the Dub should stay entrenched as the nation’s best league
for another year.
Back to the
question at hand, we’re sure there are a handful of conspiracy
theorists out there who are convinced the purveyors of college hockey’s
alleged “Eastern bias” will somehow influence the NCAA
Tournament selection committee to seed next year’s field to
prevent a repeat of this year’s Frozen Four. But the NCAA
would never resort to such skullduggery.
8. Are any new officiating initiatives on the horizon?
but according to Miami coach and NCAA Ice Hockey Rules Committee
chairman Enrico Blasi, a few topics were bandied about by Division
I and Division III men’s and women’s coaches at meetings
in Florida earlier this month.
The most interesting
proposals centered on special teams play – namely, requiring
players whistled for minor penalties to serve the full two minutes
in the box, and not allowing the shorthanded team to ice the puck
during the penalty kill.
Of course, these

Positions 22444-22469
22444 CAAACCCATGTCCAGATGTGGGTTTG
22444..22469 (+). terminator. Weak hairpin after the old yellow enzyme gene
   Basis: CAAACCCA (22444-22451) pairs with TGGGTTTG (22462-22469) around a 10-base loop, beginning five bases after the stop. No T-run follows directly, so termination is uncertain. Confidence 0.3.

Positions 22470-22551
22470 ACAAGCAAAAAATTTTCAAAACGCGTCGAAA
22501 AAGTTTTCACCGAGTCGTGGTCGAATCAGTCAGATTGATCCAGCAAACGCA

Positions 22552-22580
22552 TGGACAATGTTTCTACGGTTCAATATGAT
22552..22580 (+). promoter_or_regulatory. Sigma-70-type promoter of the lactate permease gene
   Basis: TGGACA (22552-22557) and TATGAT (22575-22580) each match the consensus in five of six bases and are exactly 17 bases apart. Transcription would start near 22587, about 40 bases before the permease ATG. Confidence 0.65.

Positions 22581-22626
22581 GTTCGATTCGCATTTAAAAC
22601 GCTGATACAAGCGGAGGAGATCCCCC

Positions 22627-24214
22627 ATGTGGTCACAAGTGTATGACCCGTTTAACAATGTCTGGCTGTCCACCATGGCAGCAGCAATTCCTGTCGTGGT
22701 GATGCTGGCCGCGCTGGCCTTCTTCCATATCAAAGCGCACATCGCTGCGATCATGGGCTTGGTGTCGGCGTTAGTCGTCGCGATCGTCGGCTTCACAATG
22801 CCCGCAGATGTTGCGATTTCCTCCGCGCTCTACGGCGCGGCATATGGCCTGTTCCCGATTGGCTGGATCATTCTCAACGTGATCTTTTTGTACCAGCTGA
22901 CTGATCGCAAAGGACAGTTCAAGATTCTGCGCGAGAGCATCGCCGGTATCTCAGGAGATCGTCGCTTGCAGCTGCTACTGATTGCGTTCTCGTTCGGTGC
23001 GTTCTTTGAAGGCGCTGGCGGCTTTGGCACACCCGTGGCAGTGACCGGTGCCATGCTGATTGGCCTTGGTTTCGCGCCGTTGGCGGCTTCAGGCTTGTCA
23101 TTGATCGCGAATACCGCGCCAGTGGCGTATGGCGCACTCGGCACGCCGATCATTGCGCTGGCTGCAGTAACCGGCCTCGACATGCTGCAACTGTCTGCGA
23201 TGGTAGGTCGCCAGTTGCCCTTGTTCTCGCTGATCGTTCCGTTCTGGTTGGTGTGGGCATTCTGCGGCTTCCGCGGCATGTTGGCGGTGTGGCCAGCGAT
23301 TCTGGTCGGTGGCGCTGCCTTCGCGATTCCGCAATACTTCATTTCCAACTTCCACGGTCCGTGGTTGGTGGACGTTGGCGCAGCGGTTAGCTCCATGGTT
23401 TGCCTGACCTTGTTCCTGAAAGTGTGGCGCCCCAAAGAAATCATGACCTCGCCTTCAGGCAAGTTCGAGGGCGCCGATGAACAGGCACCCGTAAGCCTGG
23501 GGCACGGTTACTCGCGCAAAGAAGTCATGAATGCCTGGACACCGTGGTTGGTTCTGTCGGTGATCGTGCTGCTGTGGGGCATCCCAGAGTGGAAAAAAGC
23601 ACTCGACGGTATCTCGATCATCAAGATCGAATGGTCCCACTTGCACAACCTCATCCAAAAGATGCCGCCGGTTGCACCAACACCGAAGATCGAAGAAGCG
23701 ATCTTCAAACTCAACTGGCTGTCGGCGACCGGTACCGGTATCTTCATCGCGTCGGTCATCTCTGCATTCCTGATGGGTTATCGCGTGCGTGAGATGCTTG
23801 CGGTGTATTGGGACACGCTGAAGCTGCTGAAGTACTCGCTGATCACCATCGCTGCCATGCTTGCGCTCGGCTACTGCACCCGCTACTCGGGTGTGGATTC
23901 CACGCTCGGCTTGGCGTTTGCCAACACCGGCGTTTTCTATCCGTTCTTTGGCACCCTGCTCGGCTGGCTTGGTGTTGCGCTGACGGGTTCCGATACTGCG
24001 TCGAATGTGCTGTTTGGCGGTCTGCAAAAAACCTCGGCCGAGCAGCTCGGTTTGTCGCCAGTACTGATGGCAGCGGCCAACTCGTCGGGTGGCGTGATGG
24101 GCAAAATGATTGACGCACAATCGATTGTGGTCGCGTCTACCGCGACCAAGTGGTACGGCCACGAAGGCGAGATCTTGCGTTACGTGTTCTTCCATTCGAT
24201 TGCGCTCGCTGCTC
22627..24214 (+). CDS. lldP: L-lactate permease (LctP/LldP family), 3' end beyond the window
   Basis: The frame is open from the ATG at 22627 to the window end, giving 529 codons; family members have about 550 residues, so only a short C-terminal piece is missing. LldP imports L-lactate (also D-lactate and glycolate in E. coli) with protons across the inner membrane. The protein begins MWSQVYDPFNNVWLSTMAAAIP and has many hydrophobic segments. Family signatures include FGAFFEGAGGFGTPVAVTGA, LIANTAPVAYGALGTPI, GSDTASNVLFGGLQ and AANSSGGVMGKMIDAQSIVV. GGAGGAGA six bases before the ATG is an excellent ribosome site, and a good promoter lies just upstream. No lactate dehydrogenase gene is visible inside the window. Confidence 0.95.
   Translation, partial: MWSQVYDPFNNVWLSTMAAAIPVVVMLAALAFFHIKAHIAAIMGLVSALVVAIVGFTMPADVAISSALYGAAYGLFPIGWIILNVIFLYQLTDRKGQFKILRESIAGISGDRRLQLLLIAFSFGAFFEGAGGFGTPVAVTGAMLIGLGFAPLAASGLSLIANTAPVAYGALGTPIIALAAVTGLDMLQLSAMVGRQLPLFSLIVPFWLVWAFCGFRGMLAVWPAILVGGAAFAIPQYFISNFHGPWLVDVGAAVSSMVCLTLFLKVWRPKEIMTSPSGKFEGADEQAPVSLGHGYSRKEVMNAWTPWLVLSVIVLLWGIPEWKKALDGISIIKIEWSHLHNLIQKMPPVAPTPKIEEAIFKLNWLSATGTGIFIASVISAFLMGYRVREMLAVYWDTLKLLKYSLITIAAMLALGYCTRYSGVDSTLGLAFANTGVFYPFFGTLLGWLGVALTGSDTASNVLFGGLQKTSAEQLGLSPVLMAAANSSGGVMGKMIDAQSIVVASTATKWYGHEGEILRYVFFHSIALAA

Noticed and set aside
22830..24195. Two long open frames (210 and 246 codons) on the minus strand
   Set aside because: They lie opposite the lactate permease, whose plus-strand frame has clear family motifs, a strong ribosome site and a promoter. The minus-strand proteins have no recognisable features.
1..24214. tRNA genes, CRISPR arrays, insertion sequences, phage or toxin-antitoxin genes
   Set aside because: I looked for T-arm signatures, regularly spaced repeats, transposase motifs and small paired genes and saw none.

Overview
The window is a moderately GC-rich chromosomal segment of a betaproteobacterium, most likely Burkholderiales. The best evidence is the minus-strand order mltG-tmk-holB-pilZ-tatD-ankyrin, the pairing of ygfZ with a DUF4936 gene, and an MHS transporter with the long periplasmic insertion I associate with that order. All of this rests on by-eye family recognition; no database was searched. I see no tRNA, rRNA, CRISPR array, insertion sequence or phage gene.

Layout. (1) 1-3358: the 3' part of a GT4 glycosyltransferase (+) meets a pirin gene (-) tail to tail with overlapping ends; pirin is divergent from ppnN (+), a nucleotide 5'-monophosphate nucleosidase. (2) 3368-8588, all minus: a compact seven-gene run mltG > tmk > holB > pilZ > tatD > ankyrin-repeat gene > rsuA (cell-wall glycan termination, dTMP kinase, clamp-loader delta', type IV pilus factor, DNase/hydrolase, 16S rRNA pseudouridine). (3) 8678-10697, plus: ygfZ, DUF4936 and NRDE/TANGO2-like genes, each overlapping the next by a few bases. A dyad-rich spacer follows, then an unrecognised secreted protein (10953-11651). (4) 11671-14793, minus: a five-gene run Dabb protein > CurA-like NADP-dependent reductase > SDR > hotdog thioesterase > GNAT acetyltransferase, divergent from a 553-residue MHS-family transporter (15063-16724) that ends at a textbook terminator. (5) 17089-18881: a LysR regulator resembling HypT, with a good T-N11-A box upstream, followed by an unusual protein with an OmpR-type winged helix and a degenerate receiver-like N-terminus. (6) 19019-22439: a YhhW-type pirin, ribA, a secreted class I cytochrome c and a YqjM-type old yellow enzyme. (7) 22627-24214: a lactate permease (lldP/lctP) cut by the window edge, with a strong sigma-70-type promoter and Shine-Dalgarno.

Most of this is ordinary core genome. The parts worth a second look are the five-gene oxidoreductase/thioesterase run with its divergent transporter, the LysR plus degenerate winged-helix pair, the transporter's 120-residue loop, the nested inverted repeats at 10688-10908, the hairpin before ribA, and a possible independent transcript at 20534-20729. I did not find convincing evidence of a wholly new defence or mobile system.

measures and others – including limiting the size of goalie
equipment, which Blasi says will likely be enacted once the National
Hockey League imposes a similar code – were just discussed
and nothing further. The coaches fill out surveys regarding potential
changes next month. The rules committee collects the findings and
studies the results at its meeting in Indianapolis in June. Blasi
says while the committee has the autonomy to operate outside the
recommendations of the coaches, it relies heavily on coaches’
Blasi also added
that further tweaking of the obstruction crackdown is necessary.
“It’s a work in progress,” he said. “We’ve
identified some areas where we need to continually educate everyone.”
9. What’s up with the CCHA’s reworked playoff
which mirrors what the ECACHL has been doing for a few years, makes
sense for a handful of reasons. First, it gives eight teams the
opportunity to host home playoff series instead of six under the
old system. Second, it rightfully rewards the top four finishers
in the league’s regular season standings with a first-round
bye. Combine the first two factors and one can see how the last
few weeks of the regular season could become wildly entertaining.
keep the fight for seventh and eighth [place] real interesting,”
Nebraska-Omaha coach Mike Kemp (pictured left) said. “One
thing about our league is that year in and year out, it’s
been very, very close in the middle to low pack. It’ll make
games in the later part of the year more significant.”
It also spells
the end for the short-lived CCHA Super Six, which started in 2002
and brought the winners of the six first-round playoff series to
Detroit for a three-day, single-elimination tournament (the top